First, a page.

TTF's Strategy for Driving Change

The Transparency Task Force is an informal but increasingly influential forum that operates in a collaborative, collegiate and consensus-building way; focusing on solutions not blame.


To help solve the many problems that exist in the finance industry we seek to drive the change that the damaged reputation of the sector so desperately needs and poorly served consumers so desperately deserve.


Our primary strategy for driving change is to bring together two types of people:


#1, Those with a sense of ‘passion & purpose’ about what needs to change, such as:


  • The thought-leaders that speak at our many Transparency Symposium events
  • The ethically-minded financial services professionals, enlightened market participants and leading academics who are involved with our 12 teams of volunteers
  • The TTF volunteers that work together to produce important Consultation responses and challenging White Papers
  • The many subject-matter experts who publish their progressive thinking in our online monthly magazine, the Transparency Times
  • The leaders of the many campaign and advocacy groups that are closely-aligned to the TTF's overall objectives to create a finance industry that serves its markets as it should - efficiently, ethically, honourably and transparently


#2, Those with the ‘power & position’ to make change happen, such as:

  • Government officials, for example:
    • The UK's Members of Parliament and their equivalent around the world
    • The Lords in the UK's Upper House; and their equivalent around the world
    • Members of various All Party Parliamentary Groups and their equivalent around the World
    • Senior Civil Servants at The Department for Work & Pensions; and at The Department for Business, Energy and Industrial Strategy; and their equivalent around the world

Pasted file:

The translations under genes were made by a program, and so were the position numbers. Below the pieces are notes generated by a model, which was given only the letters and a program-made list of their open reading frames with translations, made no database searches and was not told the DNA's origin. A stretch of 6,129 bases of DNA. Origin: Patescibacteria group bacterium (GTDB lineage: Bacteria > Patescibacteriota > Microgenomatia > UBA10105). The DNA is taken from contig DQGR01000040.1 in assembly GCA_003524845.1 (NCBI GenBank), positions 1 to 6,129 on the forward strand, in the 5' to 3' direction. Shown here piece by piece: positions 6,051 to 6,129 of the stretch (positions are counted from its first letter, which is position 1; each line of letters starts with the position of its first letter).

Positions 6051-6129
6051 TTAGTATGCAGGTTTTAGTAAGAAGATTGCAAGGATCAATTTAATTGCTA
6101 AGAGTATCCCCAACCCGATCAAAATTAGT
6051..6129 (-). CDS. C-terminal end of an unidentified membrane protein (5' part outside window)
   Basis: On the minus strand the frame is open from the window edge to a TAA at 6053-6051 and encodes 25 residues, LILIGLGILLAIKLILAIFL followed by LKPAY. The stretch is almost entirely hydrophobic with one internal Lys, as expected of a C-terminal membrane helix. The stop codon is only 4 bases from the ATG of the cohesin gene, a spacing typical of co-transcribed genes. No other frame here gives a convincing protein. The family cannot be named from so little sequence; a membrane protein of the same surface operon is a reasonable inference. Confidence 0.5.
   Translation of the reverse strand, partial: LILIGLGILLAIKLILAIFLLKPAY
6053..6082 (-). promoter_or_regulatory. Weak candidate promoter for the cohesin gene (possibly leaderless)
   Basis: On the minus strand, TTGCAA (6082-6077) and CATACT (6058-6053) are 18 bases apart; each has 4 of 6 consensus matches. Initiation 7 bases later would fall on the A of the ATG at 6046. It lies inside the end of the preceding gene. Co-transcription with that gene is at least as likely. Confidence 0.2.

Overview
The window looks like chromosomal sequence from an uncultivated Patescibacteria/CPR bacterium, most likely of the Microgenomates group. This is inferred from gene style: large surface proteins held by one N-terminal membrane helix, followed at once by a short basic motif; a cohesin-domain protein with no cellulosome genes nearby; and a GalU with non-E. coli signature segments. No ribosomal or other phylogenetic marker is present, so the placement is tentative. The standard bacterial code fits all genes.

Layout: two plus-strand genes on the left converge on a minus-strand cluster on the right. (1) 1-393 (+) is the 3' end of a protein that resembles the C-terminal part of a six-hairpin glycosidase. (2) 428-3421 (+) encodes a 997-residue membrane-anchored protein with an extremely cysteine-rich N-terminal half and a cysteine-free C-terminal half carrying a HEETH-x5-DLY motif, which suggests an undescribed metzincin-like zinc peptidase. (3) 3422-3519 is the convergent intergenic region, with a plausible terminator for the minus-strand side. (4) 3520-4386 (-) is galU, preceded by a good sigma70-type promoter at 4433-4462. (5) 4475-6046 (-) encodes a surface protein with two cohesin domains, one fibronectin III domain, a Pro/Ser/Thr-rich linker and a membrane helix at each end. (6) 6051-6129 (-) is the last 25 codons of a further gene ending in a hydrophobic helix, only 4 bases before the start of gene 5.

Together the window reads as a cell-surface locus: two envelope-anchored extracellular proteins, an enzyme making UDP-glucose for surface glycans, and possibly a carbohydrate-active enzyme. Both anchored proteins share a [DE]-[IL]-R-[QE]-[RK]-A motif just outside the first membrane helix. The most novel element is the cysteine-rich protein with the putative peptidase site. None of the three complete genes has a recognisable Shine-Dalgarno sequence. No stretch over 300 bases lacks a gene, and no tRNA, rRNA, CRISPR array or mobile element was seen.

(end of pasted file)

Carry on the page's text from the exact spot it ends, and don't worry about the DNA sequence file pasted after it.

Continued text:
• Financial Regulators, such as:
    • The UK's financial regulators, particularly The Financial Conduct Authority, The Pensions Regulator, The Prudential Regulatory Authority, The Competition & Markets Authority, The Financial Reporting Council and The Payment Systems Regulator
    • The USA's financial regulators, particularly The Securities & Exchange Commission, The Commodity Futures Trading Commission, The Federal Reserve System, The Federal Deposit Insurance Corporation, The Financial Crimes Enforcement Network, The Financial Industry Regulatory Authority and The Office of the Comptroller of the Currency
    • Mainland Europe's numerous financial regulators, particularly The European Central Bank, The European Banking Authority, The European Securities and Markets Authority, The European Insurance and Occupational Pensions Authority, The European Systemic Risk Board, The Financial Market Authority, The Financial Services and Markets Authority, Netherlands' Authority for the Financial Markets; The Swiss Financial Market Supervisory Authority plus the numerous national Central Banks
    • Canada's financial regulators particularly The Canada Deposit Insurance Corporation, The Office of the Superintendent of Financial Institutions, The Canadian Securities Administrators, The Investment Industry Regulatory Organization of The Mutual Fund Dealers Association
    • Australia's financial regulators, particularly The Australian Prudential Regulation Authority, The Australian Securities and Investments Commission
    • South Africa's financial regulators including the South African Reserve Bank, The National Credit Regulator and The Financial Services Board
    • The many and varied financial regulators in the Far East, particularly The Hong Kong Monetary Authority, The Hong Kong Securities and Futures Commission, The Monetary Authority of Singapore, Japan's Financial Services Agency and The Securities and Exchange Surveillance Commission
    • Other financial regulators around the world 


Based on what has been happening in the UK in recent years, our strategy for driving change seems to be working well and we are looking to become a positive influence internationally because 'opportunistic opacity and obfuscation' in financial services is a global problem.  


That's a very important point because financial services markets and many of the most influential organisations are global, so there is no point in trying to fix the problems one country at a time. 


Regulatory arbitrage would just move 'opportunistic opacity and obfuscation' and malfeasance to 'the path of least resistance', so a global approach is what's needed. 


That's why we are making such a huge effort to globalise our community as quickly as possible. 

The Great Divide